Retire in Sweden – Taxes
Taxes in Sweden are notoriously high, though the burden of these taxes falls primarily on consumption rather than corporate earnings. That has fostered the rise of global giants like Ikea, Volvo, Electrolux and Ericsson.
What expats pay in taxes varies depending on a person’s stay in the country. For example, anyone staying six months per year or longer will pay the highest taxes, and anyone who is a resident but chooses to stay for less than six months may pay less. There is an opportunity for expatriate tax relief that reduces salary tax.
However, if you are not working during your Swedish retirement then these laws may not apply to you. Sweden taxes foreign-earned income if you are considered a resident. This includes your American pension and capital gains. If you want to avoid paying taxes in the U.S. and being taxed again in Sweden, it is a good idea to work with a tax professional and a financial advisor. They can help you navigate the complicated tax codes such as the U.S.-Sweden Tax Treaty, which helps determine how both countries will treat income.
Retire in Sweden – Safety
In general, Sweden is a very safe country. There are minimal personal crimes and very few personal safety concerns in this country. In fact, according to the U.S. Department of State’s Overseas Security Advisory Council, general crime rates in Sweden are below the U.S. national average. However, the organization also cautions that just because the crime rates are low, it doesn’t mean the foreign travelers are immune to crime. The majority of crime involves the theft of personal property from vehicles, homes and public areas.
But, if you find yourself in an unsafe situation, emergency medical care is available throughout the country and is both affordable and high quality. There are several rural areas in Sweden where one might find themselves far from the nearest clinic or hospital and therefore should take extra precautions when traveling.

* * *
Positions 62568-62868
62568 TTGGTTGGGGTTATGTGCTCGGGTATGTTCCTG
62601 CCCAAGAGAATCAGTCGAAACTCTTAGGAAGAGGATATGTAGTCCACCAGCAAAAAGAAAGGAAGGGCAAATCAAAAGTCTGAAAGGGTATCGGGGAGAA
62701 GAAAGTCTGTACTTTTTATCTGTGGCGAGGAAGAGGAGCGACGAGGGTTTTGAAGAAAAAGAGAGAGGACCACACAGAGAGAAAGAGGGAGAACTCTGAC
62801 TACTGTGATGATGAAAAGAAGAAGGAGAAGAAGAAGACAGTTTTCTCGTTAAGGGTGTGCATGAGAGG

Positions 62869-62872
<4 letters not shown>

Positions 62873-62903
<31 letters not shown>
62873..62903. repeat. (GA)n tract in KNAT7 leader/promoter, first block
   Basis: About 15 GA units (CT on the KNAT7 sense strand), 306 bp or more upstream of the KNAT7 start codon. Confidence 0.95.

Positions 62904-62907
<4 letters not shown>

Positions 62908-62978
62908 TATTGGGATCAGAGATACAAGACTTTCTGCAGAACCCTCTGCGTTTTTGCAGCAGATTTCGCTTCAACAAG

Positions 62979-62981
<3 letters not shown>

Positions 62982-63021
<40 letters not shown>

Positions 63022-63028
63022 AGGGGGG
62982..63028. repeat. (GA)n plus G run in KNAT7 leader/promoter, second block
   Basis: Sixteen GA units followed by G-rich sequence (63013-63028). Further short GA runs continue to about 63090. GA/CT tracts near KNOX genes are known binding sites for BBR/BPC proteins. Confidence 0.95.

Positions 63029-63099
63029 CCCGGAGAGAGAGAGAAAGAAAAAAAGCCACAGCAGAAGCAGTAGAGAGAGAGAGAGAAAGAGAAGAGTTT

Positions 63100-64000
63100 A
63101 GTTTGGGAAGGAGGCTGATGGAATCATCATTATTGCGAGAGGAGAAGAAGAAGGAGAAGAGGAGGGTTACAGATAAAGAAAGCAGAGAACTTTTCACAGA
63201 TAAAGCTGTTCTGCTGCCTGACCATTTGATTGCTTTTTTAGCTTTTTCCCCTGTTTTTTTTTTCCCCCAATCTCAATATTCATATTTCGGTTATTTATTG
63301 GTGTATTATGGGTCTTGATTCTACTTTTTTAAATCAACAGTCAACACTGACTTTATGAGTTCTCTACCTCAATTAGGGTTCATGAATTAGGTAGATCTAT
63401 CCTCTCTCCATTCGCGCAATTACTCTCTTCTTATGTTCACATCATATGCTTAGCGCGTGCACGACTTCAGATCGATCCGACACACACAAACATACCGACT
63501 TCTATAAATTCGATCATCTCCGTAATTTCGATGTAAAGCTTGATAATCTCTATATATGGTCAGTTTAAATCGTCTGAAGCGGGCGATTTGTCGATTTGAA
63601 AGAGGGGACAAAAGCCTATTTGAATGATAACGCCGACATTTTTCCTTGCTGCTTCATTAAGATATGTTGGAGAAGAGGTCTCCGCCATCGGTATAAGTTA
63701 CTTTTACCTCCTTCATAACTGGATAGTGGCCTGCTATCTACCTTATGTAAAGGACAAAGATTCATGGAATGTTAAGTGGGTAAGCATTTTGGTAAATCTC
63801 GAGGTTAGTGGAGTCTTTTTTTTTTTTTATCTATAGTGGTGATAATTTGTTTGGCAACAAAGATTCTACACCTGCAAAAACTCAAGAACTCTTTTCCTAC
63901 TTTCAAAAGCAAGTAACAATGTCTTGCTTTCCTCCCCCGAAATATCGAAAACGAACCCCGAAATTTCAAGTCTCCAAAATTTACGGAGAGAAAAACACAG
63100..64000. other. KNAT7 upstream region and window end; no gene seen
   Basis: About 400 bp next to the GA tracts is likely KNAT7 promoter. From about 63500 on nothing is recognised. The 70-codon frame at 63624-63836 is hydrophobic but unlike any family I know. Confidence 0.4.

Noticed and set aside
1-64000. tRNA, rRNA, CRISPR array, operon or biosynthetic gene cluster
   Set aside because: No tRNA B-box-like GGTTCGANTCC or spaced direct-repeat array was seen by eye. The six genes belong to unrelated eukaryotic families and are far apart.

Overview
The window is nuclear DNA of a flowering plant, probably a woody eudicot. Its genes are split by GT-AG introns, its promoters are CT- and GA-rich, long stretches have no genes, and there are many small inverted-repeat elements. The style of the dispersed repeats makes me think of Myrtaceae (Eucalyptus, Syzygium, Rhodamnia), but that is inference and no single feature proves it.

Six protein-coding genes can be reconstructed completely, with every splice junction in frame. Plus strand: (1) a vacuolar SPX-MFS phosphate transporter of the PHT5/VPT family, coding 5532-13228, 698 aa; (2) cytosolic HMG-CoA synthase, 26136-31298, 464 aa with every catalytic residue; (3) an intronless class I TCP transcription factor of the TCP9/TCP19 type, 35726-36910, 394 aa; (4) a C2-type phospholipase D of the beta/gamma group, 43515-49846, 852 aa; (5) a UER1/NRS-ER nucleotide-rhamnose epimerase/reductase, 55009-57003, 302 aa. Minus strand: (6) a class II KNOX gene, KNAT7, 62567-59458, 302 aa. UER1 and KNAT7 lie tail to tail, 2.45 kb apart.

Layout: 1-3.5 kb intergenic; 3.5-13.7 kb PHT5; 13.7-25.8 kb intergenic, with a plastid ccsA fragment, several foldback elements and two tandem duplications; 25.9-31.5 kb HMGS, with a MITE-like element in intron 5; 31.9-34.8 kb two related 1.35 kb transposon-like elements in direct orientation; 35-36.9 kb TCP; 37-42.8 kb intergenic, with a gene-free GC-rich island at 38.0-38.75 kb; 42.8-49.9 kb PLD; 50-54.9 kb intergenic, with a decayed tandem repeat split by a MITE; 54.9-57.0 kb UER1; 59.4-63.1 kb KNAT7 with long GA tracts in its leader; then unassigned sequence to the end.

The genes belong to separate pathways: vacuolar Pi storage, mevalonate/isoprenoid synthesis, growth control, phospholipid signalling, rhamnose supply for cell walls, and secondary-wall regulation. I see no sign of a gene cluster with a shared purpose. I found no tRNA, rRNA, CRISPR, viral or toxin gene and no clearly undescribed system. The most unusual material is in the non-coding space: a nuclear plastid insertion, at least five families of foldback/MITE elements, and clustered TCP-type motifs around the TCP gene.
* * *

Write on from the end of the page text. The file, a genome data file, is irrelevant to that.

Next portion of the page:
Sweden is known for its healthy and active seniors as well as its beautiful landscapes and coastal areas. It is generally very safe, has excellent healthcare and is affordable for those living on a fixed income. If you are considering a move to this northern European country, be sure to discuss your plan with a financial advisor. They will be able to help you create a financial plan that includes an international move.
Tips on Retiring
- Retiring abroad can seem like a difficult task. Still, the right financial advisor can help you understand what you need to do to take your retirement income abroad and navigate the tax implications. SmartAsset’s free tool will match you with financial advisors in your area in a matter of minutes. If you’re ready to start planning your move to Sweden, get started now.
- As mentioned above, Sweden and the U.S. have tax codes that can help make your retirement more affordable. You may be able to live there on your Social Security retirement benefit. You can estimate your benefit amount with a Social Security calculator.